The United Kingdom is going through what the industry chiefs have warned to be “a summer of food shortages” due to the loss of nearly 100,000 HGV drivers following the COVID-19 pandemic and Brexit, consequently leading to delays and rising prices across the grocery and delivery sector.
Let’s take a look at the contributing factors, impact, and how key players view the situation, along with solutions to improve the road ahead.
The root causes
Multiple factors have contributed to the driver’s shortage, including but not limited to:
- Drivers returning home to Europe
- Backlog of 40,000 lorry tests because of coronavirus
- Reformed tax rules, making it more expensive for drivers from elsewhere in Europe to work or be employed in the UK
- The consumer buying behaviour change since the pandemic
As the chief executive of the Road Haulage Association, Richard Burnett, has said, “Truck driving in the UK has been dominated by eastern European drivers in recent years but Brexit and Covid have created the “perfect storm” for the sector.”
Impact on the supermarkets and farmers
Supermarket chains have advised the shortage is affecting fresh food with short shelf life the most and are having to apologise to many customers because of gaps on the shelves brought about by a chronic lack of drivers. Farmers raised their concerns in the farming community for the late summer grain harvest in addition to soft fruits.
How is the supply chain coping?
Experts have said the driver shortage causes significant challenges including gaps on the shelves, delays in getting products to shelves, and while not likely that people will go hungry, the typical options or choices consumers have been accustomed to will be very limited due to the difficulty in meeting demands.
The British Army’s involvement
James Bielby, head of the Federation of Wholesale Distributors (FWD) made a call for military intervention back in June. He said: “The situation has reached crisis point and it is likely to get worse as more hospitality venues open and demand increases.” The government is planning to bring in around 2,000 Army truck drivers. They are being put on a five-day standby notice for driving jobs at major distribution centres around the country.
To help with the crisis, the following course of actions have been implemented:
- Soldiers to be put in hotels where needed and work extended hours to assist with the crisis
- Distribution includes the transportation of some essential goods and medical supplies
What’s the government’s intervention plan?
The government has opted for the following new measures to support the haulage industry:
- Support recruitment and retention in the industry
- Driver’s qualification requirements to be eased and improve working conditions to attract more drivers
- The Driver and Vehicle Standards Agency (DVSA) will ensure nearly 1500 HGV drivers are taking their tests each week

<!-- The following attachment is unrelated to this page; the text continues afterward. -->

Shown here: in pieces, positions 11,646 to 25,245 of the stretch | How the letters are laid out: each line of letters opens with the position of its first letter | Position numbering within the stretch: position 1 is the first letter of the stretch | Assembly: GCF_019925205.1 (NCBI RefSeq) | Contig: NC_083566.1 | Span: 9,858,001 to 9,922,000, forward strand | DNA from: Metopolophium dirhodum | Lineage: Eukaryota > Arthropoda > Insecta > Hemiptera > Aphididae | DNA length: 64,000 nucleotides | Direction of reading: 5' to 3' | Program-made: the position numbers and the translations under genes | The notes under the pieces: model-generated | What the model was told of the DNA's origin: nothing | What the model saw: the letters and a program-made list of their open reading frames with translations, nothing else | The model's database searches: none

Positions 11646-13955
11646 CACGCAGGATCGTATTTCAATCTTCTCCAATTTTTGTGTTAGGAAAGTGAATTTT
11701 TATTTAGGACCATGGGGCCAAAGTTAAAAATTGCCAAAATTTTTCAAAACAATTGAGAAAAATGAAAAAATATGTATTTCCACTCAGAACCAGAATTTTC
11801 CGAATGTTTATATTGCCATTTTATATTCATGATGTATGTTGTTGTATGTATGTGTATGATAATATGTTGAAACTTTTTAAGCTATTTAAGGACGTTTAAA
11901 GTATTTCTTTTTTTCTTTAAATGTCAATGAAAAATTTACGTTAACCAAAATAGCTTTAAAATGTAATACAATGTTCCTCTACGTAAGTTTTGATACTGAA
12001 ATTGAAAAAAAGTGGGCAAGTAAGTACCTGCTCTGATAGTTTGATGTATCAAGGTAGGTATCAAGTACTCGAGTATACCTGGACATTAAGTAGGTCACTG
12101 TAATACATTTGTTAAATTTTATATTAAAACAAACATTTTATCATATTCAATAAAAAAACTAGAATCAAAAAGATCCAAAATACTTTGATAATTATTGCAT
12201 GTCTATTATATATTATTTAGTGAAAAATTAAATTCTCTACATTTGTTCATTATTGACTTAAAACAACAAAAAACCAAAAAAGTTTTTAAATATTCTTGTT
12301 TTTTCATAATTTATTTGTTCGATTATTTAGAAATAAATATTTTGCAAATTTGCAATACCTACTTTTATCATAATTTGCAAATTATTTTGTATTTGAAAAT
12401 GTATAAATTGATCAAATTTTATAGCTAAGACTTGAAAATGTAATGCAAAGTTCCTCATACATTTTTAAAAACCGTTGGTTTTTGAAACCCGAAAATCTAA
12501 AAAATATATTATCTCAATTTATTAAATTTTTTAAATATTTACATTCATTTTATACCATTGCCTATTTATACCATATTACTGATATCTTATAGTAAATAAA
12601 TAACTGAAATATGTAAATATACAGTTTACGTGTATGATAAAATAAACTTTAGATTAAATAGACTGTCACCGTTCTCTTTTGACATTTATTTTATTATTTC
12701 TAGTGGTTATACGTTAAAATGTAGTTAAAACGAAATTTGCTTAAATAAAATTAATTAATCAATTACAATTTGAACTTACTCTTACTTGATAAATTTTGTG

- Allowing drivers to take one test to drive both an articulated and rigid lorry
- To streamline the process for new drivers to gain their HGV license and increase lorry test appointment availability
- A temporary extension to lorry drivers’ shift hours to help ease the shortage from 9 to 10
- Giving drivers more official parking spaces and boosting standards of lorry parks to help encourage hauliers to stay in the sector
- Trainers to examine drivers in the off-road maneuvers part of the HGV driving test, and whether specific car and trailer tests should be required
RHA (Road Haulage Association) point of view
RHA argues that the government’s plan is likely not to solve the issue on a short basis, and extending the number of shift hours temporarily will only add more pressure on lorry drivers.
RHA Chief Executive, Richard Burnett said, “This is a step in the right direction long-term, but it doesn’t address the critical short-term issues we’re facing. The problem is immediate, and we need to have access to drivers from overseas on short-term visas. The idea to simplify training and speed up testing is welcome; along with encouraging recruitment, it will only improve things in a year or two’s time.”
How can BluJay help?
BluJay has a range of solutions that offer capabilities to address and help improve the main challenges of the issue. For example, some of the TMS benefits include:
- KPI monitoring
- Efficiency benefits
- Resource management improvements
- Better collaboration between shippers, hauliers and suppliers
Alongside these specific modules, each with its own benefits:
- TMS Gatehouse Driver Check-in
- Yard Management
The driver shortage is set to get worse over the coming weeks, with ‘return to work’ prompting more deliveries, and the holiday season approaching. As the search for a permanent solution continues, supply chain managers would be wise to adopt agile technologies that alleviate the strain and make everyday tasks frictionless.
In the absence of enough drivers to get the goods flowing frictionlessly, this end can still be achieved through data, networks and applications. At the border, automated customs declarations and remote submission to HMRC can vastly reduce hassle and worry. When trade is disrupted, connecting with global trade networks can smoothly orchestrate resilient trading worldwide. And the vast increase in customer expectations for fast and high-quality delivery is more easily tackled by technologies that increase visibility for both drivers and customers. With the breadth of available technologies, drivers needn’t fear the supply chain of today…or tomorrow.